By Jack Marshall
Facebook Inc. is now selling video ads on behalf of other companies, a move that could prove lucrative for the
technology giant and intensify its competition with Alphabet Inc. subsidiary Google and other online ad specialists.
The company said on Monday it will help marketers sell and place « in-stream » and « in-article » video advertisements
across third-party websites and applications, including those operated by Daily Mail, Mashable and USA Today Sports
Digital publishers are now investing heavily in online video, lured in part by the relatively high prices marketers
are prepared to pay for video ads compared with other forms of online advertising.
Facebook said it hopes to help those companies extract revenue from that content more successfully. « We think there
are an awful lot of publishers looking for help monetizing their video, » said Brett Vogel, product marketing manager at
If widely used by publishers and media companies, the new video ad features could help Facebook compete for video
ad dollars with Google, in addition to advertising networks and technology companies that already help publishers sell
Some publishers already have many touch points with Facebook — they rely on it to generate traffic for their
sites, and many post content on Instant Articles.
Much of the attention on Facebook centers on its core platform, the news feed, which gives it control over the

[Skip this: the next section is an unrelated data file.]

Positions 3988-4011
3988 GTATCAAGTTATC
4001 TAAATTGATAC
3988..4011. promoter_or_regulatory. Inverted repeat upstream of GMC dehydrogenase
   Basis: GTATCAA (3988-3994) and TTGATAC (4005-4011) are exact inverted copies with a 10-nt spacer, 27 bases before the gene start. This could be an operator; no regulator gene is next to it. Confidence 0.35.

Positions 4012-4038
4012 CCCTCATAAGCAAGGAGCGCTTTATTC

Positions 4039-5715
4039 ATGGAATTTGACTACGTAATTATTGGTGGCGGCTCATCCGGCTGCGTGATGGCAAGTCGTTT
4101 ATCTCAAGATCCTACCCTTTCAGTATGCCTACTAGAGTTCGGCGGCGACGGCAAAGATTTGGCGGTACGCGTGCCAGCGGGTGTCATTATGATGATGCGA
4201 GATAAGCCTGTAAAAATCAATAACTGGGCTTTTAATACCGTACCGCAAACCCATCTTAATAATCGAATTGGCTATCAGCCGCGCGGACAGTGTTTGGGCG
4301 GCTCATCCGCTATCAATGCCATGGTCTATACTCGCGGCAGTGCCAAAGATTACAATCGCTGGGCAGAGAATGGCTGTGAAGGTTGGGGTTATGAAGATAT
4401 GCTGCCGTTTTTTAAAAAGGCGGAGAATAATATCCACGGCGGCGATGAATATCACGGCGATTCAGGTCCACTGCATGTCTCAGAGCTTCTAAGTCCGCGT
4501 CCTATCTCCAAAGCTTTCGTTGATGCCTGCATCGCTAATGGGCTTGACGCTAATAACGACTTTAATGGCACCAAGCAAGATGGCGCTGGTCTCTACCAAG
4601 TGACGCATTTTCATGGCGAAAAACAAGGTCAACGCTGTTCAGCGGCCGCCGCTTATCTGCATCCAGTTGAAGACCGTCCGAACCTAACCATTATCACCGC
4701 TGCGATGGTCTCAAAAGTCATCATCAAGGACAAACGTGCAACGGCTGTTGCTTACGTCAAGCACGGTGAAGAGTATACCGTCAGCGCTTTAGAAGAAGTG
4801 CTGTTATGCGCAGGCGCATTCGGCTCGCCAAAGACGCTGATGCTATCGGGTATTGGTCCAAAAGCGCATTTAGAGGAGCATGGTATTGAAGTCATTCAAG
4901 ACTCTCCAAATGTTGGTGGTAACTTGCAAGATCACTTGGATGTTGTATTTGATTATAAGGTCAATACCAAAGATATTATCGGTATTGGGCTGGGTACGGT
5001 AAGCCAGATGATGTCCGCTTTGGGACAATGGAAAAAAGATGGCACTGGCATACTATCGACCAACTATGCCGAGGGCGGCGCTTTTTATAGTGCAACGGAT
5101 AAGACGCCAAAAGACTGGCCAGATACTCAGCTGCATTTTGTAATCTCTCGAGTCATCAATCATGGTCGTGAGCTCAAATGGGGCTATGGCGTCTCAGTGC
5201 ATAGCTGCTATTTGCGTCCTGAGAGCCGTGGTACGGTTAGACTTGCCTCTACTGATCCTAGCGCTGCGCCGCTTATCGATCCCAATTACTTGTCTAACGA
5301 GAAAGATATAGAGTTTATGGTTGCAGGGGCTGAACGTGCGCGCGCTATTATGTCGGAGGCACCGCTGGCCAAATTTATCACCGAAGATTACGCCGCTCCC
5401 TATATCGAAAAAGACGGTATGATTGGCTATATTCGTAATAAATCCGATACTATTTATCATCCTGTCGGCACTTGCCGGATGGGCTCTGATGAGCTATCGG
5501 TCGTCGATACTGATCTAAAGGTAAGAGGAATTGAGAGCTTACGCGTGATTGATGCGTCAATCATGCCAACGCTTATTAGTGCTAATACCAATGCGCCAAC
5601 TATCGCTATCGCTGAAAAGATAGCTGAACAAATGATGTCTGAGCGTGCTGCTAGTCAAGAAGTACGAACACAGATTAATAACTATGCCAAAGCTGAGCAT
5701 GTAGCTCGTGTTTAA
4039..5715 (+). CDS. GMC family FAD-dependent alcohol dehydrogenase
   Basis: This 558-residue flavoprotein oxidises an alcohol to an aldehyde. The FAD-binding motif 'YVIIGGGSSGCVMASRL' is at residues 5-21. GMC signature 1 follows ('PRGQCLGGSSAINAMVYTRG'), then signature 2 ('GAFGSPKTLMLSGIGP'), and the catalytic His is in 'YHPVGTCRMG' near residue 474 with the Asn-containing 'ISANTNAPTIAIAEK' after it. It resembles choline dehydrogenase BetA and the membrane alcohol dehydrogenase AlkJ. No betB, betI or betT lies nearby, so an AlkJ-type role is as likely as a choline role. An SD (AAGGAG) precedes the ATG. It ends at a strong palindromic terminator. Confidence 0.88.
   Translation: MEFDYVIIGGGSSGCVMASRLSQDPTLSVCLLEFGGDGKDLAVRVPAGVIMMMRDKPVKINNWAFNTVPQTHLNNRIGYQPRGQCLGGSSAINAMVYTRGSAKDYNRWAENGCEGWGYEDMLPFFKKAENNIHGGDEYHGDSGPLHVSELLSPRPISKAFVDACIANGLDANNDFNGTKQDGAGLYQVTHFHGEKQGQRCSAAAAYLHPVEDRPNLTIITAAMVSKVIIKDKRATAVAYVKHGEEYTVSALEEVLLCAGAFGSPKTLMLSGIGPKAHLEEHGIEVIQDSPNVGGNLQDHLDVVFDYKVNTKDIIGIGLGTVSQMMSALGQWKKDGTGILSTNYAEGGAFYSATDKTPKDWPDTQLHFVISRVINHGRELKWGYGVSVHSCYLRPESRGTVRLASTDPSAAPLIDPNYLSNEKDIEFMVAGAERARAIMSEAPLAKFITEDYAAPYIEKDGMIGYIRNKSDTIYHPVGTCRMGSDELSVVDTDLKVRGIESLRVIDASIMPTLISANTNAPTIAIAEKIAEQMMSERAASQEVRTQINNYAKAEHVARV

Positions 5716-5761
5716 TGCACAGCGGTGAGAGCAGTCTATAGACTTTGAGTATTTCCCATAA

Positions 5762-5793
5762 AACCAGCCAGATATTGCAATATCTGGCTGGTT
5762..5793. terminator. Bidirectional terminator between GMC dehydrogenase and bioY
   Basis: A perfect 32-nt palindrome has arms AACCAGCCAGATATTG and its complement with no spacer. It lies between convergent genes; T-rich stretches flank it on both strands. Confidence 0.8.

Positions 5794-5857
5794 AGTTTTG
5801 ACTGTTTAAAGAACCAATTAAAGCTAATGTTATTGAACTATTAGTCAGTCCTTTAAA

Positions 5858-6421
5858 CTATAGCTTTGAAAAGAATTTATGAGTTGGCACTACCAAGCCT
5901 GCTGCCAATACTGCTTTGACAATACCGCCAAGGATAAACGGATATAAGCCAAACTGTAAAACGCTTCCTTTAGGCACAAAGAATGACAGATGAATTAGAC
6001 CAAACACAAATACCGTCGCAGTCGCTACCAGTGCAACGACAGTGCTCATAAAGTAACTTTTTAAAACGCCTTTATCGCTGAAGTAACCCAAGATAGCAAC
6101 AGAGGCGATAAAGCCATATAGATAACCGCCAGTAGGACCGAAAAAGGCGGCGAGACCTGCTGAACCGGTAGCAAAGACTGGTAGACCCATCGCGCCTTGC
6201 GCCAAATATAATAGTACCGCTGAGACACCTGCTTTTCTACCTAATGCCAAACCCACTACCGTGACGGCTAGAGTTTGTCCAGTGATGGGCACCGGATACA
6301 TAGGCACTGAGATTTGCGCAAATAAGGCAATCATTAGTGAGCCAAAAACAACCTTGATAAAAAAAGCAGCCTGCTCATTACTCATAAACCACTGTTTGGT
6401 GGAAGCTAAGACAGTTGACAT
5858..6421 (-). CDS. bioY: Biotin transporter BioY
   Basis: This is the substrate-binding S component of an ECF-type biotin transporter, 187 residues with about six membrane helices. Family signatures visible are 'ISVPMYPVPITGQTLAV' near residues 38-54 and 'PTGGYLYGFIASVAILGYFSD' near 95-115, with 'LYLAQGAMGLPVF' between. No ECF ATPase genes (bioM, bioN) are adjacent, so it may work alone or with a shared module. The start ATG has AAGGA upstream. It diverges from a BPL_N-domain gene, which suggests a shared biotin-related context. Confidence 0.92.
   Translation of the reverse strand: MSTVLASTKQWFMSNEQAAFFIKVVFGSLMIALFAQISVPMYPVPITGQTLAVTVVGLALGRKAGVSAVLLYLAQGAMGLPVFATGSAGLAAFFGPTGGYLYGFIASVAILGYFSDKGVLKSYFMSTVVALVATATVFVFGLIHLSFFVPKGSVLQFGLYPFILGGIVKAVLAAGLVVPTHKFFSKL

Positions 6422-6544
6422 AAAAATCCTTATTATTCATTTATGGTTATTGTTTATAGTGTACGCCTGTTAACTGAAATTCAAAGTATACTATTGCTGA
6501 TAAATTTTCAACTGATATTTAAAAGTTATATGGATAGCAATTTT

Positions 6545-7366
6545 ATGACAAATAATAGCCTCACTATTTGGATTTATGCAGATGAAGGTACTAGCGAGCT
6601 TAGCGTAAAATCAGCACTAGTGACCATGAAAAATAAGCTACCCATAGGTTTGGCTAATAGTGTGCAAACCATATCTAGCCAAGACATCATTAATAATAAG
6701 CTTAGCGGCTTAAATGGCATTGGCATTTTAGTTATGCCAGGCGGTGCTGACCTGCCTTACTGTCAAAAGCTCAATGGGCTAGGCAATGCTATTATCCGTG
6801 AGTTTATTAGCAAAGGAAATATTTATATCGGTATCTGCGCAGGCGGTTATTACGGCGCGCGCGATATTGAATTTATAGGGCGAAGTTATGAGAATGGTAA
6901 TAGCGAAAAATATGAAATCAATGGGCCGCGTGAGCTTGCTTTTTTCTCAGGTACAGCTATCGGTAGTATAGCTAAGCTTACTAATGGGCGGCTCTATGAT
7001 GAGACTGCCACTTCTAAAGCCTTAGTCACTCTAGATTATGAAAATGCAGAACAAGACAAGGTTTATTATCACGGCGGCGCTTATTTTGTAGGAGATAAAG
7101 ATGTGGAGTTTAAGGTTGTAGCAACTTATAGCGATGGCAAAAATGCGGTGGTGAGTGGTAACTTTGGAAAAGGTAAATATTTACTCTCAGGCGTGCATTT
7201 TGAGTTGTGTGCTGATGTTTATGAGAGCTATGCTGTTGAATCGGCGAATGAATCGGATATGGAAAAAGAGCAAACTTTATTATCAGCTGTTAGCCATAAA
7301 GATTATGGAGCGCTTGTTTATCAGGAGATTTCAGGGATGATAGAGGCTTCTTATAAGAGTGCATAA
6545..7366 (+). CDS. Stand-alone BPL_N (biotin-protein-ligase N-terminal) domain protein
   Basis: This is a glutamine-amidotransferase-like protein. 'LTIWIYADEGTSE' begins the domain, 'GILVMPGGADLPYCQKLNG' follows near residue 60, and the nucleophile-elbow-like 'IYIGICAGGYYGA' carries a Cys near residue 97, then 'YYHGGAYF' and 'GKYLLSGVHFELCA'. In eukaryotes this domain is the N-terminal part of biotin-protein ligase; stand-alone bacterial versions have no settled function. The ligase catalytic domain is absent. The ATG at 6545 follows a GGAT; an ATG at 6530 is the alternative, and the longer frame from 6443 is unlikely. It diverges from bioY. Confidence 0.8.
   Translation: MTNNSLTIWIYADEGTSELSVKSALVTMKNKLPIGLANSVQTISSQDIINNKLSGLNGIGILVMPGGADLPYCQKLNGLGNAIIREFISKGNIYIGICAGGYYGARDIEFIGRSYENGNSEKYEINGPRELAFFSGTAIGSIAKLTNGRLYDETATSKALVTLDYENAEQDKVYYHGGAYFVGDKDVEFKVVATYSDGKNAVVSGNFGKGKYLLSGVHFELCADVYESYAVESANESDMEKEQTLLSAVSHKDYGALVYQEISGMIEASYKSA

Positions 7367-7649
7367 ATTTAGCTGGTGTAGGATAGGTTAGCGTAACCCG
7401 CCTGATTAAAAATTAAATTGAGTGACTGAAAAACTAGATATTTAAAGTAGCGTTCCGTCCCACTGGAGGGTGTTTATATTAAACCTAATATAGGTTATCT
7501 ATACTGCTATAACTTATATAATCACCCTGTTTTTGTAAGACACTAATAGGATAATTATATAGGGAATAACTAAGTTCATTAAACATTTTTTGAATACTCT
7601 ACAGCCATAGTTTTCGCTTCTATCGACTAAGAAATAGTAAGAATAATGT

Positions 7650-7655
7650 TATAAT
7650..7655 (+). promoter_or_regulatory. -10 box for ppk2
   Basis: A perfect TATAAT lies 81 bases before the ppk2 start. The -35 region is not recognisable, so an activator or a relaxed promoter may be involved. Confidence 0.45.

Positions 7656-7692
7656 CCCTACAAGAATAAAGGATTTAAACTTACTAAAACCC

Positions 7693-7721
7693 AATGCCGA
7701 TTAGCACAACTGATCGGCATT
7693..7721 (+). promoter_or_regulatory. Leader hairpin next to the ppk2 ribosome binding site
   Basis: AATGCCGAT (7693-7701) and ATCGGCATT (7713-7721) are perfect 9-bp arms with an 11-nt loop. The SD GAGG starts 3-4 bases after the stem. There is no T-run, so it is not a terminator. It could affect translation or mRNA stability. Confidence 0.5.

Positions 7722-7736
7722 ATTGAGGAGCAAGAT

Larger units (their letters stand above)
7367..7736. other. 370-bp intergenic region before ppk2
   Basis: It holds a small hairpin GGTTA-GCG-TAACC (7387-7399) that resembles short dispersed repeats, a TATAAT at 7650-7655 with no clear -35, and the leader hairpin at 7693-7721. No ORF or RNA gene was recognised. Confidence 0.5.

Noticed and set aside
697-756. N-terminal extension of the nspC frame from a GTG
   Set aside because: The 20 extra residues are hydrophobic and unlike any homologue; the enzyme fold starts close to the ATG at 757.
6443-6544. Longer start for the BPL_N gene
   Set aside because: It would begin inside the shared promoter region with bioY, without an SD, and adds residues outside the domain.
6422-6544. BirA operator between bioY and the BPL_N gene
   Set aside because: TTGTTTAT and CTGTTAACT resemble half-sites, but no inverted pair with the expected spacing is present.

content that gets in front of users and which has turned into an engine of online ad growth. Its ad revenue jumped 57%
in the first quarter to $5.2 billion. Some 100 million hours of video are watched daily on Facebook feeds, according to
the company. Live videos were recently introduced.
But the company is also proving to be a heavyweight as an ad broker elsewhere on the Web — and that is an
increasing focus for the business. Facebook said fourth-quarter 2015 sales on its Audience Network, which includes
thousands of websites and apps, suggested an annualized run rate of $1 billion. (Facebook’s advertising revenue last
year was over $17 billion.)
Video could ratchet up revenue considerably, given how marketers are pouring money into it. Digital-video ad
spending in the U.S. is expected to grow 28.5% this year to $9.84 billion, according to eMarketer.
For their part, marketers will be able to target video ads across the Audience Network as they do on Facebook
itself, using the detailed information Facebook has about its users.
Advertisers will only be able to target video ads based on the audience they’re trying to reach; they won’t be able
to direct their ads to specific sites or types of content. Advertisers can opt to pay for video ads only when they are
viewed for at least 10 seconds. That option comes at a premium.
The « in-stream » ads themselves will be between 10 and 30 seconds long, Facebook said, and will appear before,
during, or after video content on publishers’ websites and apps, when viewed from mobile and desktop devices.
The in-article versions will appear between paragraphs on publishers’ pages, and will play automatically when at
least half of their pixels are viewable on users’ screens.
Viewers must tap to initiate sound, and the ads can be up to 20 minutes long.
Facebook’s Audience Network did offer some video capabilities previously, but only within mobile apps, and only for
direct-response advertisers who pay when users take a specific action such downloading a mobile app. The new ad formats
are geared toward brand advertisers, Mr. Vogel said, such as those who might typically advertise on TV.
Write to Jack Marshall at [email protected]
(END) Dow Jones Newswires 05-16-161405ET Copyright (c) 2016 Dow Jones Company, Inc.